‘There’s a CGP style revision guide on the website. It’s difficult to find, but once you’ve found it it’ll tell you all you need to know for the science part. The most difficult part is the timing, so do all the past papers under timed conditions.’ – Iona, Medicine student

‘I found the best practice by far for the Maths Aptitude Test was doing past papers; the MAT has a unique question style that you can only really prepare for by doing it’ – Ben, Maths student

‘For the History Aptitude test, you just have to prepare yourself to think flexibly and broadly about the sources and questions put in front of you. Look at past papers, practice on those sources, and really fine-tune your source analysis skills.’ – Tim, History and Economics student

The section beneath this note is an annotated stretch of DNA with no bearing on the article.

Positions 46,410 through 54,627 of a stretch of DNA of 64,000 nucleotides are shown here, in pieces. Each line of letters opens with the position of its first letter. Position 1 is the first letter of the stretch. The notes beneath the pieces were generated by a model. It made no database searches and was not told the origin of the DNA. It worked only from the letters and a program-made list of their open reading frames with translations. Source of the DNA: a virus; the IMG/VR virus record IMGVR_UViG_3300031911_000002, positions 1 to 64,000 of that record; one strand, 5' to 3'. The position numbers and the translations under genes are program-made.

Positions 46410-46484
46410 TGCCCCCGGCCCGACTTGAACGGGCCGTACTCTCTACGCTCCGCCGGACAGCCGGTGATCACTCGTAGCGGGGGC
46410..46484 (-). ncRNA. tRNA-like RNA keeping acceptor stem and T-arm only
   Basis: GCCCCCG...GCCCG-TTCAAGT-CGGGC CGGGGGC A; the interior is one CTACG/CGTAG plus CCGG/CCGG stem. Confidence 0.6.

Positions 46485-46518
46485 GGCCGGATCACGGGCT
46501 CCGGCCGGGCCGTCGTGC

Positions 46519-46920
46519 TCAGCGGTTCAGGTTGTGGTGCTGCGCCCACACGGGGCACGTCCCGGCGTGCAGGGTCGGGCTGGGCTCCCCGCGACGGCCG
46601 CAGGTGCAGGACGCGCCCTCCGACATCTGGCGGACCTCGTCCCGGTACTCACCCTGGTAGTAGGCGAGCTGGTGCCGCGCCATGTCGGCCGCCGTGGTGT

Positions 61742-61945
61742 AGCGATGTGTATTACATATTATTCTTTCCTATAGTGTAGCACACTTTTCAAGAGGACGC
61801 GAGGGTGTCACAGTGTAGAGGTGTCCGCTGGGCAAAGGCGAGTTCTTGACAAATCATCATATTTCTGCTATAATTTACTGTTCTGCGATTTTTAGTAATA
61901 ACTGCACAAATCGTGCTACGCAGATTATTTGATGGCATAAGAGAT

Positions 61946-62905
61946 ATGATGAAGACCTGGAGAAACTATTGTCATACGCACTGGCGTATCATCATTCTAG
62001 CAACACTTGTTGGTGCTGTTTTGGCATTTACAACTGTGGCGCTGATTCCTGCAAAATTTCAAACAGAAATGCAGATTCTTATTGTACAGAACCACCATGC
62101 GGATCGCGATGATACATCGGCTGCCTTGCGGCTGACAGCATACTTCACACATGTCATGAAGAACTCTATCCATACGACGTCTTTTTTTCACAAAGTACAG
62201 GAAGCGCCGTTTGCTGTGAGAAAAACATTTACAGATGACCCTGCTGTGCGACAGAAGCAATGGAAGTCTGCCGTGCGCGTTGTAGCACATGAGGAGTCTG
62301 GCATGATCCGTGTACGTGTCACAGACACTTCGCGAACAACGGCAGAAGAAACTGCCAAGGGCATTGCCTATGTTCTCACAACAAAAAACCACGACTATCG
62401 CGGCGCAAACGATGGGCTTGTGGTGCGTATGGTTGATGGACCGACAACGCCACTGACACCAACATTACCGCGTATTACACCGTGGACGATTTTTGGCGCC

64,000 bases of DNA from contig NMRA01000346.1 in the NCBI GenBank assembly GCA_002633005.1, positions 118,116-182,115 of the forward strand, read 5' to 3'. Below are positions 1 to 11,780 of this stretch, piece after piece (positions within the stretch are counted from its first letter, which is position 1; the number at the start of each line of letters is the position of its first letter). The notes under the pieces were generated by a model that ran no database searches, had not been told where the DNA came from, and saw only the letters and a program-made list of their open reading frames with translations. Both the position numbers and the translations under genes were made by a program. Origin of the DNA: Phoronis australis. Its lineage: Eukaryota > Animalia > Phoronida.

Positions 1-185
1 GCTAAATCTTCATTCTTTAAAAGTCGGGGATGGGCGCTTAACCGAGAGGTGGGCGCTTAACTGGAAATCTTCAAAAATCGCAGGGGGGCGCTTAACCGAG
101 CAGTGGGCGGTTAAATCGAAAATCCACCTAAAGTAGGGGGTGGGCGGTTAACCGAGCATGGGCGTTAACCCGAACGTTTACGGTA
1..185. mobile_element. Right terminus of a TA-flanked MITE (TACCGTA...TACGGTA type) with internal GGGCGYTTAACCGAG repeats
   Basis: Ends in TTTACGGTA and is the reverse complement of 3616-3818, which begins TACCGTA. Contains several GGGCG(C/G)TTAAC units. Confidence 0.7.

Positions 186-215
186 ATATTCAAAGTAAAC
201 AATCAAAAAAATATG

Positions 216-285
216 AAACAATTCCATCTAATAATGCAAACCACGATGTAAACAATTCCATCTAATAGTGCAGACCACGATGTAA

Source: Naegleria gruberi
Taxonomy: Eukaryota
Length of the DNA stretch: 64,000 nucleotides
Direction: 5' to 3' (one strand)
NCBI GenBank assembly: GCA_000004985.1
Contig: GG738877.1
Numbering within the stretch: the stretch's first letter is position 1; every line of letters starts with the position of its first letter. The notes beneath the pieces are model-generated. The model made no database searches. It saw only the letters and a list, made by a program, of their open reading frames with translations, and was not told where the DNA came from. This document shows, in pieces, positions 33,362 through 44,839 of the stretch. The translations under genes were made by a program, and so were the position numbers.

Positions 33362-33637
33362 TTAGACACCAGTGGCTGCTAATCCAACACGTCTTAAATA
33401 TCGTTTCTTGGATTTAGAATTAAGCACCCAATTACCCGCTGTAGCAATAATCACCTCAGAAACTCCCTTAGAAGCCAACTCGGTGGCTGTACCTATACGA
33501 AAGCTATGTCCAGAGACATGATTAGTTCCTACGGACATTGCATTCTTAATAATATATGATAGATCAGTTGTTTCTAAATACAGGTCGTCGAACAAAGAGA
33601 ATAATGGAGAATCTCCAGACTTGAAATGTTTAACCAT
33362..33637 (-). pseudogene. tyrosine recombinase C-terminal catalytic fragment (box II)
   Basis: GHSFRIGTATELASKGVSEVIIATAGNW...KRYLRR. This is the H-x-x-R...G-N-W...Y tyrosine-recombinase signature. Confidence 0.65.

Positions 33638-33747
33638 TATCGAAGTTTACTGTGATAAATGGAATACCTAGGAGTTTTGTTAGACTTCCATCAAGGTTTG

‘Do every previous test – the hardest part of the Physics Aptitude Test is doing them quickly, since there is not very long to answer the questions.’ – David, Physics student

‘Try the free practice tests online under timed conditions to get a feel for the format and the types of questions that will come up. Books like ‘So You Think You Can Think?’ are helpful but not necessary. It might also be helpful to read quality newspapers to get comfortable with the kind of language the TSA uses.’ – Laura, Economics and Management student

For the German aptitude test, it wouldn’t hurts to revise grammar and vocab. For my Philosophy aptitude test, I focussed on practising forming an argument coherently in my essays’ – Isabel, German and Philosophy student

‘The best way to prepare for the Classics Aptitude test is to keep doing translations and to broaden your vocabulary. A good understanding of Greek myths will always help in verse translations as even if you don’t know the exact vocab, you could guess through your knowledge of the story.’ – Sophie, Classics student